The hatchery was next, on the experience, where we could see various dinosaur nests. While we were there a baby Dilophoraptor hatched, which they named Keilyn Raptor, after the birthday girl herself.

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A baby Keilyn Raptor.

The animal labs, nocturnal and daylight, were next, before we headed up to the Lookout Platform. 

With huge windows and touchscreen information terminals, there was much to see and do. While we watching the dinosaurs, in their natural habitat, a vehicle outside one of the windows was attacked by a pair of Ankylosaurus. The vehicle suffered some severe damage and its occupants were forced to leave the burning X90 CTP. Our guides, who realised what was happening, dispatched some men in Hazmat suits to rescue the stranded visitors. At this point a pride of Tyrannosaurus approached the Timebase and we were hurriedly forced to evacuate.

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Some Tyrannosaurs ready to attack the Timebase.

While some guides led us through some dark tunnels, other guides, armed to the teeth, stayed behind to buy us some escape time. We headed into a lift that took us down to sub level 4, where, we headed in to another corridor. The roof of this corridor was made of glass, giving an amazing view of an underwater world. However, we were soon forced to crouch low to the ground as a Prognathodon peered down at us, no doubt thinking we were food.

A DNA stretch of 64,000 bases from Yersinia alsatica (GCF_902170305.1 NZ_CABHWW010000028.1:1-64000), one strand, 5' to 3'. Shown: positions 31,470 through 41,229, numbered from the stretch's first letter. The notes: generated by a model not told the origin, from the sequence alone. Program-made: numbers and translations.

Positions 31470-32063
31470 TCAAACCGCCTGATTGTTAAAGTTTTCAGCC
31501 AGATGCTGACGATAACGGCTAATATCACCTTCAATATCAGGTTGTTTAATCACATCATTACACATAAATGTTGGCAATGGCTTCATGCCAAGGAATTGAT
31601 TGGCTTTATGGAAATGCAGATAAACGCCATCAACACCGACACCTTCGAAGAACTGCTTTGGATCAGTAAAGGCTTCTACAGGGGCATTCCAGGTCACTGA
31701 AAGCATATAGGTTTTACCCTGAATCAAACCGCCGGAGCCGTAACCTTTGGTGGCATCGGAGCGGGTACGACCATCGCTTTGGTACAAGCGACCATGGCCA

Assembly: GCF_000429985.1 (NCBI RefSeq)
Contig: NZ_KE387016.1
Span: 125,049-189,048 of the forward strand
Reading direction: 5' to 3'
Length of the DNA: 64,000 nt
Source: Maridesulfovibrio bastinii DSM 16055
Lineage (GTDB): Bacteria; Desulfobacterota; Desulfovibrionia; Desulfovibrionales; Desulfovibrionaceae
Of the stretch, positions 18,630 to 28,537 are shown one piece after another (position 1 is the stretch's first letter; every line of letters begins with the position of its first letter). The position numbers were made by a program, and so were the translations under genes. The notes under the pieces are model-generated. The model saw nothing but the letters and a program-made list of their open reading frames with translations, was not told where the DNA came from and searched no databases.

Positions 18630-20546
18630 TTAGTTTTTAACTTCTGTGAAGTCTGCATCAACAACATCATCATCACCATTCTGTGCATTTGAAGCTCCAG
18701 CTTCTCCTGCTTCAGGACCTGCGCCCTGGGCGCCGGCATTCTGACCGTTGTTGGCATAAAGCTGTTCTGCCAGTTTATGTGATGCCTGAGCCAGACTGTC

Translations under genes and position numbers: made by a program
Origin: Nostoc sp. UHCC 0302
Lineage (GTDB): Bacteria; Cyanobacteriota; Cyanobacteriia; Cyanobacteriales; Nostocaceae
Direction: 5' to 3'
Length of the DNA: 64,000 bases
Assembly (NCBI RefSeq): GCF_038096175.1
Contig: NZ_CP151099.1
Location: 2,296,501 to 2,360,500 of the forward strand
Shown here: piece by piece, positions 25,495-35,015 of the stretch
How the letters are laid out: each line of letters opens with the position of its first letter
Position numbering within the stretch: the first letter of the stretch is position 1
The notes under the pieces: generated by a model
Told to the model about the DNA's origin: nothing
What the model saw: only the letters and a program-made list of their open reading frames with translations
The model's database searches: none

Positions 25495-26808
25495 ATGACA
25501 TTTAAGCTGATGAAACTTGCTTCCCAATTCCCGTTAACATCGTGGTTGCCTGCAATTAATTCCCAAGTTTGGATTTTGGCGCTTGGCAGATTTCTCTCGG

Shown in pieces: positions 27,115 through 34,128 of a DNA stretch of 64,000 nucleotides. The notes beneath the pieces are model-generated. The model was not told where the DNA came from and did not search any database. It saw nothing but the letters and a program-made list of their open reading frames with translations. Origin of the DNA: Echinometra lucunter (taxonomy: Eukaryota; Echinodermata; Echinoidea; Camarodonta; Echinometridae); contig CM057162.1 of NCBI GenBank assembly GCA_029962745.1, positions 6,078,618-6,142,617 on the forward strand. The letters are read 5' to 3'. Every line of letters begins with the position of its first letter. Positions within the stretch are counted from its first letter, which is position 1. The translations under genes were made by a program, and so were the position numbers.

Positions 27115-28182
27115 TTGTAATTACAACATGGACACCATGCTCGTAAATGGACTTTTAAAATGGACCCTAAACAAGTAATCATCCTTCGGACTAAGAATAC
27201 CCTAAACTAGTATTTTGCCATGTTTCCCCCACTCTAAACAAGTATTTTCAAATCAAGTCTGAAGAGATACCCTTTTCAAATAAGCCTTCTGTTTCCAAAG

Soon, though, we made our way to the emergency escape pods which, after a minor technical issue, returned us to 2018.

Dinosaurs in the Wild is part educational, part expedition, but 100% awesome. Suitable for all ages, although some very young children may find some of the expedition a bit scary, I would thoroughly recommend it as a destination.

Click the link below to see lots more photographs of our adventure.

Click the link below to watch a video of our adventure.

Friday, April 27, 2018

ZSL London Zoo

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The Sumatran Tiger, Jae Jae, cuddles his mate, Melati, in Tiger Territory.